A colleague asked whether this meant that they’d always generate a product of learning, and my preliminary answer was yes, and then I realized that there was another way to view it. It could also be the trace of the learner in a simulation, but in some sense that’s a product as well.  The important point is to have learners perform and create an output of that performance as a manifestation of their thinking.  It’s not taking knowledge tests (if it absolutely has to be known cold ‘in the head’, you’ve got the excuse for a tarted-up drill-and-kill, but make sure it absolutely does), but processing information in meaningful ways.

In-class, they’ll still be doing practice and reflection, but they should be processing and/or practicing. For example, discussing and comparing the guides, and maybe then an activity that refreshes their knowledge of the attacks.  The team came up with a game that has one side giving hints about an attack, and the other side trying to guess it.

After class, it’s more elaborated practice. For instance,  they might be implementing their defenses in a sim, or refining their attacks, or…  The activities need to reinforce and build, reactivating and reapplying the knowledge in ways that mimic how it will be used in the performance context so that practice is both meaningful and spaced.

I’m still working within the existing paradigm, but the work I’m inspired by is the work of Roger Schank and his team at Socratic Arts, where they’re rethinking the curriculum more comprehensively, where they get the subject matter experts (SMEs) to sit down and come up with a series of activities that are the curriculum. This is what I intended, but at this point I’m still working within an already underway curriculum. Even this small change will be better learning, and we will get to the curriculum as well ;).

7 August 2014

Degrees of Difference

Clark @ 8:03 am

I’ll shortly be on the road going both near and far.  And it occurred to me that the distance isn’t the issue so much (aside from the time zone) as is the adaptations you face.  I’ll suggest it’s the change that you must adapt to as much as the time.

Sure, first of all, there’re the time differences.  On short jaunts, the direction matters too. I (selfishly) don’t have a lot of sympathy for East Coast US folks who have to come here to the West Coast.  I find it easier to stay up later and get up later (well, I don’t really get up later, I’m a bad sleeper, brother got all the good sleeper genes) than to try to go to bed earlier (as if) or get up earlier.  (I’ve gotten my doctor to assist with the ‘going to bed earlier!).  Of course, at the end Easterners will have to go back, but that brings up a second issue.

I think it’s much easier to adapt when you’re in a familiar context.  It’s easier for me to get back to schedule at home than to adjust to a different time zone in an unfamiliar environment.  There’re the regular rhythms of life at home that give you many more cues than just the clock about what’s happening.  Kid’s schedules, meals, etc.  Which makes one of my strategies for travel to give myself food cues.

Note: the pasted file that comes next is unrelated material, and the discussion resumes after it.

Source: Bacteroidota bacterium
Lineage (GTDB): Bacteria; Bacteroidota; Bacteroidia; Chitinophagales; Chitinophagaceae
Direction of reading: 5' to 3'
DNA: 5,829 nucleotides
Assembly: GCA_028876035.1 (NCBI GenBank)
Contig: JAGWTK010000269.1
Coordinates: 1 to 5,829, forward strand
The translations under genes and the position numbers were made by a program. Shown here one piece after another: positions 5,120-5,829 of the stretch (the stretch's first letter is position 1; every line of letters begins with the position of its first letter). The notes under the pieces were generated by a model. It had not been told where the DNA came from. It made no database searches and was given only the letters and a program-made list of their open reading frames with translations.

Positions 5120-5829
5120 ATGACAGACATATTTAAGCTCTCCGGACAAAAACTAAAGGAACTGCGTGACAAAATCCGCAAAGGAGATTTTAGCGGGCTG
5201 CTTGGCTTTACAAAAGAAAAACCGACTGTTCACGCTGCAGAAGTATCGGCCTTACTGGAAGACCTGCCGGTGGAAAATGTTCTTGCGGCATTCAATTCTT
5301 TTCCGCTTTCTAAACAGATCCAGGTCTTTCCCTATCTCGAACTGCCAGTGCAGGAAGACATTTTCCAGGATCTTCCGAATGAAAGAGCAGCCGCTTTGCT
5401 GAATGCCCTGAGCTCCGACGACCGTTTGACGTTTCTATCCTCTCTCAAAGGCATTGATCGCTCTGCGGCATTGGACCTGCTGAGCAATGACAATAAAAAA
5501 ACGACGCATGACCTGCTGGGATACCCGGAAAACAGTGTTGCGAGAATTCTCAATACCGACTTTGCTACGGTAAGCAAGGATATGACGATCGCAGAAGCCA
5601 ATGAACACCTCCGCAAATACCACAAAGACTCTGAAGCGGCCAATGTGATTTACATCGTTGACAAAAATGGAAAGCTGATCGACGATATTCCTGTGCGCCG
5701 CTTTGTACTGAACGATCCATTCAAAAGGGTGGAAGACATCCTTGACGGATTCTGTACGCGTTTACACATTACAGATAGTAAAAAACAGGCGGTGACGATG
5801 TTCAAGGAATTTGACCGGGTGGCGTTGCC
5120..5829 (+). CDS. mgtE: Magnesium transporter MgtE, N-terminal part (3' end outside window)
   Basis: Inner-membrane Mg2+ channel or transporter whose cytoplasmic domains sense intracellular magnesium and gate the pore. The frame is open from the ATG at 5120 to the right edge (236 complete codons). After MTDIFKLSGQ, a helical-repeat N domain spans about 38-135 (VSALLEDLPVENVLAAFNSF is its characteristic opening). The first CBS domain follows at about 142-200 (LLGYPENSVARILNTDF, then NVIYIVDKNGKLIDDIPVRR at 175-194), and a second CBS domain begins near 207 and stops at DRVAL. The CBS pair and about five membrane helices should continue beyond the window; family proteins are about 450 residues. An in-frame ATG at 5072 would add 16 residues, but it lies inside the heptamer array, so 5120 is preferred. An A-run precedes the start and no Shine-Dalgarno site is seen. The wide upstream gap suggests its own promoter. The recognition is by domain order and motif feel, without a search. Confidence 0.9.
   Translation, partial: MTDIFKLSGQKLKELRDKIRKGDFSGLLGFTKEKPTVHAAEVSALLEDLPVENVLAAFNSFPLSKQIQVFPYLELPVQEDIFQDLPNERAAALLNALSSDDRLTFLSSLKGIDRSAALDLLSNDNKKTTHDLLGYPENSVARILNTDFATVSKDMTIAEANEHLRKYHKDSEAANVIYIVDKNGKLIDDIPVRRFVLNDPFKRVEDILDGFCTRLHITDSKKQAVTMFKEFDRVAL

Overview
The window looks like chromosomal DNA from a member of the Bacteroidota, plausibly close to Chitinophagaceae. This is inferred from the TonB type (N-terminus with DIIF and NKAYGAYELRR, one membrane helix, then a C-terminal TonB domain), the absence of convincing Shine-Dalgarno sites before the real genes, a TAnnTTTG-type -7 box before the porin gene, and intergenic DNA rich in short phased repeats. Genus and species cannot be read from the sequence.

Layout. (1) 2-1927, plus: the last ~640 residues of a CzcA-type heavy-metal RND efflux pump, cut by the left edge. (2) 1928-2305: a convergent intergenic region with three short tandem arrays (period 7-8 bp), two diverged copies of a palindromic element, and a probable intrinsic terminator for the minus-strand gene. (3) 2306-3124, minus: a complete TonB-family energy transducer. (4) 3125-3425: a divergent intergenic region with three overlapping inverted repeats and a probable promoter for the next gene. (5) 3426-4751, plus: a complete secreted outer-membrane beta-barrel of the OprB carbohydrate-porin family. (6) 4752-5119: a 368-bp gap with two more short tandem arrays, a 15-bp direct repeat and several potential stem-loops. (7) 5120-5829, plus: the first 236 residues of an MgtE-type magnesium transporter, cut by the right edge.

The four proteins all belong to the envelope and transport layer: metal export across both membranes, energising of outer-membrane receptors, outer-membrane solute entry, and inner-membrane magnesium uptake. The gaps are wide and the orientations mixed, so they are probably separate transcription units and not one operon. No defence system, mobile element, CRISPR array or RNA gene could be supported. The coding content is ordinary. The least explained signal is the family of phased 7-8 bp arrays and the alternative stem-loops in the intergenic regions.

And that difference magnifies. I find it more exhausting overall to deal with new contexts, and that diminishes your available resources for other coping. So it’s harder to cope somewhere else than at home, and in a more similar culture than a more unfamiliar one.  I would find it easier, for example, to go to Germany (where my Mother was born) or the UK than somewhere a similar distance away (maybe Spain or France) but more foreign to my experience.  And Europe is easier than the MidEast, which in general is more different. Saudi Arabia, for instance, though a fascinating place, was quite challenging to figure out how to cope.   And despite being quite far, Australia is easy for me because I lived there for a number of years (and the culture isn’t that different regardless).

Business makes it a bit easier, too.  As a somewhat common culture, you can moderate the differences in expectation. Dress and hours won’t vary too much, but there are subtle differences in discussions and negotiations.  Hofstede’s dimensions help illustrate how countries can differ.  Though even organizations can have different cultures that may need to be navigated.

And this all affects some more than others.  Some people are naturally relaxed and confident, and if it’s coupled with being good sleepers, they’ll be fine. Others of us fret more about having things go trouble free (and I find as I get older that this is becoming more frequently the case :).  And, of course, the importance of the outcome can influence the degree of confidence and comfort or not.  So I invest effort in trying to get things right (and recently relearned the lesson from being too relaxed about it).

So food cues, striking the balance between bringing the right stuff and traveling light, getting outside, and caffeine have been my tricks. Also reading up on new places to have some advance notice.  Books and movies too, for the travel time itself (again, not a good sleeper).  Does this make sense to you?  How do you cope?

5 August 2014

Learning Experience (LX) Drinking Game

Clark @ 8:07 am

Having found a fun site of bad UX design, someone else followed me who had the UX Drinking Game site.  And it made me think maybe we need an LX Drinking Game.  So I started tweeting out some drinking game rules. I encourage you to join in with the hashtag #LXDrinkingGame.